Today at the 2nd annual Project Ara Developer Conference at Google’s Mountain View, California home, the launch of the project has been revealed – sort of. You getting a Project Ara device in your hands isn’t going to be as easy as heading to your local mobile carrier or department store. It’s also not likely that you’re going to be in a launch city from the start. In fact, unless you live in Puerto Rico, you’re going to have to wait at least a few months more. Project Ara “launches” in 2015, but not necessarily for you and your pocket.
Today the second edition of the Project Ara modular phone is being launched – the second edition for developers to work with, that is to say. Details like the moving of the magnets for each Module from the Module to the main skeletal connector are being put in place. Small changes, big implications.
Market Pilot launch
This second edition of Project Ara is called “Spiral 2.” Once Spiral 3 is ready, there’ll be a Market Pilot release.
The Market Pilot will be taking place in Puerto Rico, and it’ll be done in partnership with the 3rd-part logistics team at Ingram Micro as well as OpenMobile and Claro – local carriers of mobile devices.
Google suggests there are many reasons why they’ve chosen Puerto Rico as a Market Pilot launch location. One is the fact that the University of Puerto system – 11 college campuses – have joined the ATAP Multi-University Research Agreement (MURA). This allows Google to work with individual faculty and labs for researching and supporting Ara as well as future projects in the Google ATAP environment.
Another reason Google chose Puerto Rico is that it’s under FCC jurisdiction. Working with the FCC here allows Google to approach the USA with modules easier than they’d have been able in a place without FCC presence.
Puerto Rico is also bilingual and has designated free trade zones. In these zones, Google is able to import modules from developers worldwide.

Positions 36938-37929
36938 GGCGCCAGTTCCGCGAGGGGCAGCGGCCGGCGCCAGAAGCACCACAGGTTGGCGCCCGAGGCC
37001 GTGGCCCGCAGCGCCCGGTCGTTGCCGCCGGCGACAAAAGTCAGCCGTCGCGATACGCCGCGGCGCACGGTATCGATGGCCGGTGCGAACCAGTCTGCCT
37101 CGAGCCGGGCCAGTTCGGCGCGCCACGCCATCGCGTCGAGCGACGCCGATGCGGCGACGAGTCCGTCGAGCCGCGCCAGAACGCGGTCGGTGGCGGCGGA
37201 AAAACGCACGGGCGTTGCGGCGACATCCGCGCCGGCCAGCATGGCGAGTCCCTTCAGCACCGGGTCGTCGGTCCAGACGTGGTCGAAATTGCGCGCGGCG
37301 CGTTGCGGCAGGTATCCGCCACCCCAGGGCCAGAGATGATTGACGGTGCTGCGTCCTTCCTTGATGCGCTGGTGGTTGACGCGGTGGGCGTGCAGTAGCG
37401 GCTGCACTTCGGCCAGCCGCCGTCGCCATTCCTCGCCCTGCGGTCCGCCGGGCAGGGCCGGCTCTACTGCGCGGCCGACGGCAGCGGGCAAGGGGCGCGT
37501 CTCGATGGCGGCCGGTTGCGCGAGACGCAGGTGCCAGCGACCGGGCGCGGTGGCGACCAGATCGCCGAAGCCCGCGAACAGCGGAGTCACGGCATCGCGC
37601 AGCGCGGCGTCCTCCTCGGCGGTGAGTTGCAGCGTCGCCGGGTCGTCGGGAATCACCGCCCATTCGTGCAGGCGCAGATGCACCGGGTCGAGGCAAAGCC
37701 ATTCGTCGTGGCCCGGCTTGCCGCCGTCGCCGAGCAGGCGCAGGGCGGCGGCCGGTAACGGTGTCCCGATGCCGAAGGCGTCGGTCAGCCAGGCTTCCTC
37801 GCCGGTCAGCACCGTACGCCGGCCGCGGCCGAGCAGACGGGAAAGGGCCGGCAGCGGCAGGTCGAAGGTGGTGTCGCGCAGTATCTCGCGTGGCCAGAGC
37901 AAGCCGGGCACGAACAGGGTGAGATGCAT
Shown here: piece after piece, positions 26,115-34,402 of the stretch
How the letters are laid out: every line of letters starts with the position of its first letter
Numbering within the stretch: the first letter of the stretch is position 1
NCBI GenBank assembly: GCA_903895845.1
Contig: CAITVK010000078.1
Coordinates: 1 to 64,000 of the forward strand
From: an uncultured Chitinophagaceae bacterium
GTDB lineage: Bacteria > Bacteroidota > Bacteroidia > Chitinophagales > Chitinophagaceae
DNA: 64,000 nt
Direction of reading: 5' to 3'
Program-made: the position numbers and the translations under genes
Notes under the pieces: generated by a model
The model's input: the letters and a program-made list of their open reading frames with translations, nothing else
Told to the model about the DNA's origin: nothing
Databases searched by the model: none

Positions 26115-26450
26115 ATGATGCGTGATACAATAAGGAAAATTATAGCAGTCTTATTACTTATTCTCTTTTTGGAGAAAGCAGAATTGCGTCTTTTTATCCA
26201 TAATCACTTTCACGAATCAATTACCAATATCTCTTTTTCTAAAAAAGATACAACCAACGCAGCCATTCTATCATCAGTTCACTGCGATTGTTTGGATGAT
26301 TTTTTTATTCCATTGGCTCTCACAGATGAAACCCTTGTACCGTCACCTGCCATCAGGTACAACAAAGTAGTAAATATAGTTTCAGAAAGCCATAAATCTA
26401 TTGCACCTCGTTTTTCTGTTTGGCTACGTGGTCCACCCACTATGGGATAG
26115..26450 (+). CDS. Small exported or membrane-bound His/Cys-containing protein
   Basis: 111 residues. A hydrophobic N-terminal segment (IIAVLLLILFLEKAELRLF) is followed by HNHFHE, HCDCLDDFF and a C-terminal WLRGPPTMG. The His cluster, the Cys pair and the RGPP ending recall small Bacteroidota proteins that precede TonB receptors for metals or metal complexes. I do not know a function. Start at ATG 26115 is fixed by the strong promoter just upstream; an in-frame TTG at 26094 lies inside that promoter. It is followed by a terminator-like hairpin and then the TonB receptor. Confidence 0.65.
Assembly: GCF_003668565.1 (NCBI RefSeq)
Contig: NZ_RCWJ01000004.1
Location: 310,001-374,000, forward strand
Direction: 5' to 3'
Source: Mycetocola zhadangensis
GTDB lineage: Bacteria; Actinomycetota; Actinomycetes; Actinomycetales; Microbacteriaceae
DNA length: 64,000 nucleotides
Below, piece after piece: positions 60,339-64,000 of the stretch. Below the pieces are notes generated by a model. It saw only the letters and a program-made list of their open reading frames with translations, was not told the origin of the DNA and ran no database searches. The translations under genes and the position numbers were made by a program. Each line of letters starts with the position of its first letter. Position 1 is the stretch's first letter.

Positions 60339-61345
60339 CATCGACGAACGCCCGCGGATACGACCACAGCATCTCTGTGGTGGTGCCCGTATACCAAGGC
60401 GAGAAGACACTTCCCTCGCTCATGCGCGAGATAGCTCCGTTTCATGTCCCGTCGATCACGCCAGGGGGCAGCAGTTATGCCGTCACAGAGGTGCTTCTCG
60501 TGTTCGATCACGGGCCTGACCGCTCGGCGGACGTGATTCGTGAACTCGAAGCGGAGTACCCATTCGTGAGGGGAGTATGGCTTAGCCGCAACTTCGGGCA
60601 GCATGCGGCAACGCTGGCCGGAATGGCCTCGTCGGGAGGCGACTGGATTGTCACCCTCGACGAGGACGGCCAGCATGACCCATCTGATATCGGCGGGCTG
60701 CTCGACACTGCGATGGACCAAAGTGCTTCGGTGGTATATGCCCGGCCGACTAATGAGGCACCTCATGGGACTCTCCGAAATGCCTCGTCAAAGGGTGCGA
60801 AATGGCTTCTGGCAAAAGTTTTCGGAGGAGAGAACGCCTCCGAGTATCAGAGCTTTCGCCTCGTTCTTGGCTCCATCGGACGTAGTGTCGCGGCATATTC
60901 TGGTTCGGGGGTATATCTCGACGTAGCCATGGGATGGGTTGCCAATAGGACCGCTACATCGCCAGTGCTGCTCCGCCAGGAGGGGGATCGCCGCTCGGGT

Based on the Puerto Rico Market Pilot experience, Google will make decisions on global launch and scaling. Google suggests that they’ll be targeting “at least 20-30 modules across 10 categories, as a start.”
Modules are the individual pieces you’ll use to create your Ara phone. One for a camera, another for a modem, another for your processor, and etc. “We want to better understand how to price, monetize, or subsidize endos, modules, shells,and complete bundles,” said Google, “in a manner that works for consumers, developers, carriers, and other stakeholders.”
So yes, subsidized (read: on-contract) modules will very possibly be on the table.
Demos in trucks
Once Google’s Ara device system is launched in full, they’ll be sending out mobile “food truck”-style stores. This system will build on Google’s experience with the Motorola/IDEO project MAKEwithMOTO research pilot in the summer of 2013.
No really, how do I get Ara now
In short – you can’t get Project Ara now. If you want to get Ara as quickly as possible, you’ll have to become a developer and sign up for the Project Ara system with Google – even then, there’ll be no easy way in for a final, working device.
At this point we’re not 100% certain of when Project Ara will be distributed in the United States. It’s looking like this year (2015) is likely, but we can’t be certain until Google sees what happens in Puerto Rico.